When I was a very little girl, my Father warned me about the power of words—that, “Words have meaning and weight, and everything that you say, and  everything that you do, affects other people.”

    I adapted this lesson to write the following conversation between “Papa” and “Rachel” in my play, UNDER MIDWESTERN STARS (Kansas City Repertory Theatre, 2003) and it went like this:


    It’s a good lesson Papa. I know that Patrick Murphy is going to watch his words from now on.


    What are you talking about? Who is Patrick Murphy?


    He’s a new boy at school. He is in the fourth grade, and his Daddy works at the Army, Air Force Base, and I don’t like him at all.


    Rachel. He is much older than you. Did this boy bother you?


    He called me a dirty German! I told him that I am not dirty, and that I am an American, and I closed my eyes, and I swung my fist, and I hit him on his nose, and he bled all over his shirt. Papa, I have never seen so much blood.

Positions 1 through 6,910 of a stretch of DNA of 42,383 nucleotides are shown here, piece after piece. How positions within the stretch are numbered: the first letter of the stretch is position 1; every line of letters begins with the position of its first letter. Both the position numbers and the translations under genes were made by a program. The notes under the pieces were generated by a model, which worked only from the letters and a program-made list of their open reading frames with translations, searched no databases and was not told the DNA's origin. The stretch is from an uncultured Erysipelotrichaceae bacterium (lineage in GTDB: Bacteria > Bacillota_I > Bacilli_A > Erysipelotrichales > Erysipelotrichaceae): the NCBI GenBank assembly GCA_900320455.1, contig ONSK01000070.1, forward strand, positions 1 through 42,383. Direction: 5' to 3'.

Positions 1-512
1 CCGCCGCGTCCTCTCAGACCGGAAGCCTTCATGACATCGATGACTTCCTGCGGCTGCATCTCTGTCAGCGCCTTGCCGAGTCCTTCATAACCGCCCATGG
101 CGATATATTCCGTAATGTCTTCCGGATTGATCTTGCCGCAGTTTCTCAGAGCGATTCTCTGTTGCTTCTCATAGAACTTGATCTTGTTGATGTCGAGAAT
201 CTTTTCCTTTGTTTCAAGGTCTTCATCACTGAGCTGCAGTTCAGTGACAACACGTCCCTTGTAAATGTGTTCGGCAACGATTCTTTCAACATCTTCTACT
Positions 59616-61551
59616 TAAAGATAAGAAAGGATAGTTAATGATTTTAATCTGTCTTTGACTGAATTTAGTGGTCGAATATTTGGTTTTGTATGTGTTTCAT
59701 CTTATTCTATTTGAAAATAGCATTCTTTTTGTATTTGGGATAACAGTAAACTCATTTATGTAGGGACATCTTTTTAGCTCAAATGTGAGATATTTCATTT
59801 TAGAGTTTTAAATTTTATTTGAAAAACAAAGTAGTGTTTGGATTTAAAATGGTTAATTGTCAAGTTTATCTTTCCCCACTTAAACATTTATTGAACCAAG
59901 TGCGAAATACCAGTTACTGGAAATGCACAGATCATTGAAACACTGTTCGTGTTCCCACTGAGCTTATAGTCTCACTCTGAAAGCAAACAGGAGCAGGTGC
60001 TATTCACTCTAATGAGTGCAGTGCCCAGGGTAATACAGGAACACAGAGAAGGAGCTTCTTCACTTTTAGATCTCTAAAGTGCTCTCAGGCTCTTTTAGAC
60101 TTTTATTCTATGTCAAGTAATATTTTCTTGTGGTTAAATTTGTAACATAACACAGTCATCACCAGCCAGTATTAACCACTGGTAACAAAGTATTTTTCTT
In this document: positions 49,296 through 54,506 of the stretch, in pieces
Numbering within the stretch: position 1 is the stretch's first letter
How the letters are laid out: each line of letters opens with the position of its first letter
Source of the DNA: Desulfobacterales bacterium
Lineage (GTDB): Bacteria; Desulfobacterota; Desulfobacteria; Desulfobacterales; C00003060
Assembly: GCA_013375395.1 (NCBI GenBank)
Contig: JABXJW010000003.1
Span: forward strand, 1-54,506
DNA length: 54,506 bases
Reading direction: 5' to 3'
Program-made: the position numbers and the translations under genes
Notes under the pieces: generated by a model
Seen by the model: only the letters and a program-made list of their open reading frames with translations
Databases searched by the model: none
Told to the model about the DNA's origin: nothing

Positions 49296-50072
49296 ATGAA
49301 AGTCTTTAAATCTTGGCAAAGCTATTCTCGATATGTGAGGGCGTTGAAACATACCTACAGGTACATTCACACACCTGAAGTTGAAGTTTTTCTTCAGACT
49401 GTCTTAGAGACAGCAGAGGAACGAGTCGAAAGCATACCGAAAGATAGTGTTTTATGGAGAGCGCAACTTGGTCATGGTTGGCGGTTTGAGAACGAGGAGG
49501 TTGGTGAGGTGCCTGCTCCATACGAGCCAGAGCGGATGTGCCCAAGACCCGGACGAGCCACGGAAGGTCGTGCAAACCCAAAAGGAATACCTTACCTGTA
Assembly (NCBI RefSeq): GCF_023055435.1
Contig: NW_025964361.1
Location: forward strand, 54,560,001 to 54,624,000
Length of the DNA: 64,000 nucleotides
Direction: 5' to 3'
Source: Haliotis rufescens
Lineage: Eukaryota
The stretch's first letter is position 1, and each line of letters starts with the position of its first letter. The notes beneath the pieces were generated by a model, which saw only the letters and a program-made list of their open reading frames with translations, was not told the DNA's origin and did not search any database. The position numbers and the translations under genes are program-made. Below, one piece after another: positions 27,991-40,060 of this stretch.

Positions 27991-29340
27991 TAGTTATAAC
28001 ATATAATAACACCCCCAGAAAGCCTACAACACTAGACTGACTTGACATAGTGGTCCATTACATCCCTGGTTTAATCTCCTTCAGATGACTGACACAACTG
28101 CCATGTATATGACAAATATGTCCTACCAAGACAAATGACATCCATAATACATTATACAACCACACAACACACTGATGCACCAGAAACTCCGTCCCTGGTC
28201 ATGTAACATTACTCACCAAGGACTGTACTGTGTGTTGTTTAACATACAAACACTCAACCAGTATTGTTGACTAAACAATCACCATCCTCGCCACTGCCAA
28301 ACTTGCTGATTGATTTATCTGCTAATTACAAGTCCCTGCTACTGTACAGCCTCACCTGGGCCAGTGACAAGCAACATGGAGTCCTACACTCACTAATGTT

Rachel! You were in a fist fight?


    No, Papa! It was no fight. He cried and ran away.


    Perhaps you should ask for his forgiveness for making him bleed. Give it some thought.


    I never saw Patrick Murphy again. I was sorry that I made him bleed, but I am not sorry that I hit him. I am an American girl!

    Patrick Murphy was my first experience with a bully. As I grew up, I learned to use my words to call out bullies, and I have discovered that not only are bullies cowards, but they have no sense of humor—especially about themselves. That is why ridicule works!